4 | Roadmap Items Requiring Deep Historical Knowledge of Internal Product History or Previous Decisions

On-boarding external teams onto these types of items will take a long time because they’ll need to learn an extensive background. The purpose of outsourcing is to save time. If your internal team is spending all their time on-boarding the external team, you’re defeating the purpose of acceleration.

It’s more productive to assign your internal team to these legacy systems while deploying the external team to items that are require unfamiliar technologies or skills.

5 | Roadmap Items That Are Core to Your Intellectual Property

Items or skills that are a part of your intellectual property are better kept in house. These are original technologies or methods that your team needs to know inside and out because they are the foundation of your company’s value proposition.

It’s also important to protect your intellectual property and eliminate any grey areas that could cause trouble down the road.

6 | Roadmap Items that Require Skills Your Team Will Need in The Near Future

Sensing a theme? Strong competencies that support your core business are essential to long term success of your product. If items in your roadmap are not a part of your core competencies now but will be in the future, consider allocating dollars towards training or growing these skills in-house.

Outsourcing can be a short-term solution to develop a feature and provide some cross-training but, ultimately you should have someone in-house who is responsible for the feature. It’s best to prepare this person way before you need them. They can work with the development team to plan the new feature, build it, and then ultimately maintain it.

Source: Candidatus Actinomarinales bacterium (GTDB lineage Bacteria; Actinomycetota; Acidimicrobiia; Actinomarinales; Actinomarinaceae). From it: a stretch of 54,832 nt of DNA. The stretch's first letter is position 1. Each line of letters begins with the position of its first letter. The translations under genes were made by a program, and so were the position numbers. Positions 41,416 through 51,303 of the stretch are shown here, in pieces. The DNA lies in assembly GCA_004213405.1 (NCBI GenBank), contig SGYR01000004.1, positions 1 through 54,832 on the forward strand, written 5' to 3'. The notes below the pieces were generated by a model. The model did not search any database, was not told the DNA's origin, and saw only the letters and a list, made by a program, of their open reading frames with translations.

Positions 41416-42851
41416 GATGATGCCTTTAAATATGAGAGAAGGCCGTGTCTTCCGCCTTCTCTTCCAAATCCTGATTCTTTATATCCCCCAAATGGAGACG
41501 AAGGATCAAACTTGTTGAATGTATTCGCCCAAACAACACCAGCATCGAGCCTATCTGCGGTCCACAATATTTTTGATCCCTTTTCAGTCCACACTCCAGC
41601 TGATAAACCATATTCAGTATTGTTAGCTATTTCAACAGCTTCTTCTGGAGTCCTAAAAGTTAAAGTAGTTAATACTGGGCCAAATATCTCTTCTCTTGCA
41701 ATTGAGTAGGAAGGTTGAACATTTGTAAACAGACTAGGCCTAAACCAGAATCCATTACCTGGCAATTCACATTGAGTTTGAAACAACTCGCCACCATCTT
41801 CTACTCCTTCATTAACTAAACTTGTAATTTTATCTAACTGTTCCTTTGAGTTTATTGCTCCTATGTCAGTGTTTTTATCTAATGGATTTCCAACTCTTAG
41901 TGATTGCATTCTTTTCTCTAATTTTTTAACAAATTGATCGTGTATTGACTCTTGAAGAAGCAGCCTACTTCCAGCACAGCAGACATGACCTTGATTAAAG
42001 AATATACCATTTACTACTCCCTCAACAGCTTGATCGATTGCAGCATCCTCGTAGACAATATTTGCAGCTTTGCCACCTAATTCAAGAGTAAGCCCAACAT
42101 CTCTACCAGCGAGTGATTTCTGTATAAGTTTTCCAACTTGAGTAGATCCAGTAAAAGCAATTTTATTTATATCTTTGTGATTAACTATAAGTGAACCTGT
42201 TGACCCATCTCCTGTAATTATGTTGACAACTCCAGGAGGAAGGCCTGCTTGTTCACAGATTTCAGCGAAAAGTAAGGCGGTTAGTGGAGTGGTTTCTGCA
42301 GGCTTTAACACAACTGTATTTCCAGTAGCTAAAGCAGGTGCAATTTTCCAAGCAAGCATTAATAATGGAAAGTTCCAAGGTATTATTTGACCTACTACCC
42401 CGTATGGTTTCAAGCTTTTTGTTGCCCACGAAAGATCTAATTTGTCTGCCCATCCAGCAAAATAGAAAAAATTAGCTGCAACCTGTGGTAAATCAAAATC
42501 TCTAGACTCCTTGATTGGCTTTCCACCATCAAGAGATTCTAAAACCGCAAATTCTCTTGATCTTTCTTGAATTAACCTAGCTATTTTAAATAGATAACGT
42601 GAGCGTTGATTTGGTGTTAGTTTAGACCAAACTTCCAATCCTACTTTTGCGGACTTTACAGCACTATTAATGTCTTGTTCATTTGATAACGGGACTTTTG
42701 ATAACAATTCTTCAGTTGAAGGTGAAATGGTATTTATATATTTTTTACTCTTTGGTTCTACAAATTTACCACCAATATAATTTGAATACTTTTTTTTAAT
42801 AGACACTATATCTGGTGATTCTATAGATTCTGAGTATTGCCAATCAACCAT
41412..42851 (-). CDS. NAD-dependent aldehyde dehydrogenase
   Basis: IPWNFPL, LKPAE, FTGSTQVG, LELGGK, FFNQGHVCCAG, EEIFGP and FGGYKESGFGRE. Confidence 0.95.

7 | Roadmap Items That Don’t Align With Your Product Plan

Executives always want to see the latest and greatest trend in the new version of their product. You’re frustrated because you know the feature is out of line with the current plan and you don’t want to waste your team’s valuable time. But you have to find a way to make it work. Why not outsource it?

Related: “Accelerated Product Development vs. Outsourcing”

Casting away ad hoc items to outside teams will waste your time and budget. You won’t give the same priority to the add-ons which will cause tension between your teams. The external team won’t receive the support or clear specifications it needs to successfully implement the feature. There will be confusion about how the feature technically fits in the product.

All items on the roadmap should align from the start. It’s not worth it to risk your team’s success just to add in a one-off feature that doesn’t contribute your product plan.

Bringing in outside help can be a great decision, and an essential one to meeting your growth and speed goals, but it can also harm your team and product if done incorrectly. When you plan out your next product roadmap, carefully consider which roadmap items are ideal for your team to outsource and which items are better kept in-house. This simple exercise can allow you and your team to profit from all the benefits outsourcing can offer.


Sign up to receive updates and announcements from DynAgility.

Related Posts